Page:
The wheel keeps turning: A critical reflection on PIC1 partnerships in educational development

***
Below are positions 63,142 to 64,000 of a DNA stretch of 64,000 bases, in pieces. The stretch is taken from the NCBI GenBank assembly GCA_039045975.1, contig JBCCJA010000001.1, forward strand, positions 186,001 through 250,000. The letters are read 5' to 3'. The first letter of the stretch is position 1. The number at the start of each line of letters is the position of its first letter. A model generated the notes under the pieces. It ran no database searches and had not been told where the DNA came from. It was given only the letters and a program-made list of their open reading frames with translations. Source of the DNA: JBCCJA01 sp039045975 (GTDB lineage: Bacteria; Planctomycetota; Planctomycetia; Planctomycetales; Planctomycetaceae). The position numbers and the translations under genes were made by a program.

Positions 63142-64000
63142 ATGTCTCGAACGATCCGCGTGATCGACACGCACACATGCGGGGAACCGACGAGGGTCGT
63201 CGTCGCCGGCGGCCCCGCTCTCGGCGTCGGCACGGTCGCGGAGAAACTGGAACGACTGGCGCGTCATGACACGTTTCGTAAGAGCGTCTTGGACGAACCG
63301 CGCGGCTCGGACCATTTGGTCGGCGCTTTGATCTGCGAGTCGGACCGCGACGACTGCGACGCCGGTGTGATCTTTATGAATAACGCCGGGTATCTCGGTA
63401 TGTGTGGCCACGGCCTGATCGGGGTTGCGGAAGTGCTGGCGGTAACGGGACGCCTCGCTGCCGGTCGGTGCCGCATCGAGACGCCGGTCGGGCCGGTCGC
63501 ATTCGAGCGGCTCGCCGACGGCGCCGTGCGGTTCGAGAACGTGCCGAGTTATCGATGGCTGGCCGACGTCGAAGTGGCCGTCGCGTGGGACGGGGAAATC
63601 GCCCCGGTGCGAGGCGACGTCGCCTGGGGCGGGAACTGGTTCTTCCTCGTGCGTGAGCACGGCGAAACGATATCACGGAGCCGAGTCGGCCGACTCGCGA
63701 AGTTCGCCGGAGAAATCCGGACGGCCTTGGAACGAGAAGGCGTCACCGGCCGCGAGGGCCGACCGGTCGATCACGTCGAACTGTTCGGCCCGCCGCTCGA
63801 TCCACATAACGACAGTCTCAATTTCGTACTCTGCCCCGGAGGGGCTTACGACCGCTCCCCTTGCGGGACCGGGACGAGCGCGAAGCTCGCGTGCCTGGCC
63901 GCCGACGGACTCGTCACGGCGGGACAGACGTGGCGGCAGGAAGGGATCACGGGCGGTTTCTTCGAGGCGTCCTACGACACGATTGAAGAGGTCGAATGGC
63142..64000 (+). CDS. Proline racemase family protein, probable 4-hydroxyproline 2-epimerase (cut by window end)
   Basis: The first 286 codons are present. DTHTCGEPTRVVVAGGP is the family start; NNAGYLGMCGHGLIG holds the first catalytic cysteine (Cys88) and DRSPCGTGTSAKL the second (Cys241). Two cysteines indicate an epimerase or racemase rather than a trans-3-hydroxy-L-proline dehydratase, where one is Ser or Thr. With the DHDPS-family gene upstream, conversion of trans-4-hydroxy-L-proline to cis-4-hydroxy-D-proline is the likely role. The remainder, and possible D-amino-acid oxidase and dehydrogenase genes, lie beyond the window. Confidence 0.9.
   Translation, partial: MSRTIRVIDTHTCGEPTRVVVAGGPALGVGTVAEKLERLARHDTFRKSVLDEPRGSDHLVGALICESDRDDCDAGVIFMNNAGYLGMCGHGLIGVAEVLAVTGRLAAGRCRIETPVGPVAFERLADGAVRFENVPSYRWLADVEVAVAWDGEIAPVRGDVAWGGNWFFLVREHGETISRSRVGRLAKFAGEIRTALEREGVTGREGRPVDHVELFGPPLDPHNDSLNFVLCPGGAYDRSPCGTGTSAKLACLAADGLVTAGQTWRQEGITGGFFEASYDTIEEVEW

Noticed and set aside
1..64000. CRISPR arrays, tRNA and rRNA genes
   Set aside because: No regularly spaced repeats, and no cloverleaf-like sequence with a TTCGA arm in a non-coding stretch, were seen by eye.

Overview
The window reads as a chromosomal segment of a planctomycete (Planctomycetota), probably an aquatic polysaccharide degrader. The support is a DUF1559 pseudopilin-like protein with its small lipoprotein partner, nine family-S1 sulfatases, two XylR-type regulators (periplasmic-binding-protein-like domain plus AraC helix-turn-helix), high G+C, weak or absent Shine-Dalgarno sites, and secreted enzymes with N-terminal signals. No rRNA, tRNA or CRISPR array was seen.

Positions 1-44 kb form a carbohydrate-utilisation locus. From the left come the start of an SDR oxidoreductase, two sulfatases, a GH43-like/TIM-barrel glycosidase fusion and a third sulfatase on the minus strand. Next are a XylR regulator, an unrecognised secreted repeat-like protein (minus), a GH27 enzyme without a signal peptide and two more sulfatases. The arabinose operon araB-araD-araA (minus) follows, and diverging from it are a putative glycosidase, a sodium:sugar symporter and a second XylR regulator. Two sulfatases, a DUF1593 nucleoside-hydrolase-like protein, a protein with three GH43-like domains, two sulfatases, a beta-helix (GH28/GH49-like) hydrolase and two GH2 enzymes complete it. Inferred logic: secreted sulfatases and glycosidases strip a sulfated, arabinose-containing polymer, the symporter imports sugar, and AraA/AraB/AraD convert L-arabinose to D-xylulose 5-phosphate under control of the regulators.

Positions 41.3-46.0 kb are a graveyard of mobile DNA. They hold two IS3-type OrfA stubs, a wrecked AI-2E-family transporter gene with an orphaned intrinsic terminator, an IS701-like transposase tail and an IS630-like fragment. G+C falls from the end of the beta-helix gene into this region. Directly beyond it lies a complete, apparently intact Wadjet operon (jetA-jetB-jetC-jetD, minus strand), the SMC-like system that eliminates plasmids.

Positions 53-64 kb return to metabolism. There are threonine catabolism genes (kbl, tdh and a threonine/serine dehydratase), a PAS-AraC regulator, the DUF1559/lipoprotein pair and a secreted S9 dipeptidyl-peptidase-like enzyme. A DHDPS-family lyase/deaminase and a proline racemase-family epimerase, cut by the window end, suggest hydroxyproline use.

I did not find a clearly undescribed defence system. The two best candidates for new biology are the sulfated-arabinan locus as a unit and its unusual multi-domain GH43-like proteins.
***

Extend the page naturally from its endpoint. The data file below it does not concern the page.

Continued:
Current government discourses on partnerships tend to assume an uncritical belief in the existence of equal ownership and equal power relations between development partners and partner governments. The rhetoric of shared visions, common strategic directions or complementary approaches to development in the Pacific begs the question of how such visions and directions are interpreted by the 'partners', and especially how ideas look once they become funded development projects/programmes. This paper takes a critical postcolonial perspective of practice, past and present, and explores whether these partnerships are 'working' or whether the wheel of international development assistance goes round and round without much visible change. The author first examines the topic from a theoretical and policy perspective. She then utilises examples from her experience in Pacific education as consultant and researcher, using Samoa as an illustrative case.
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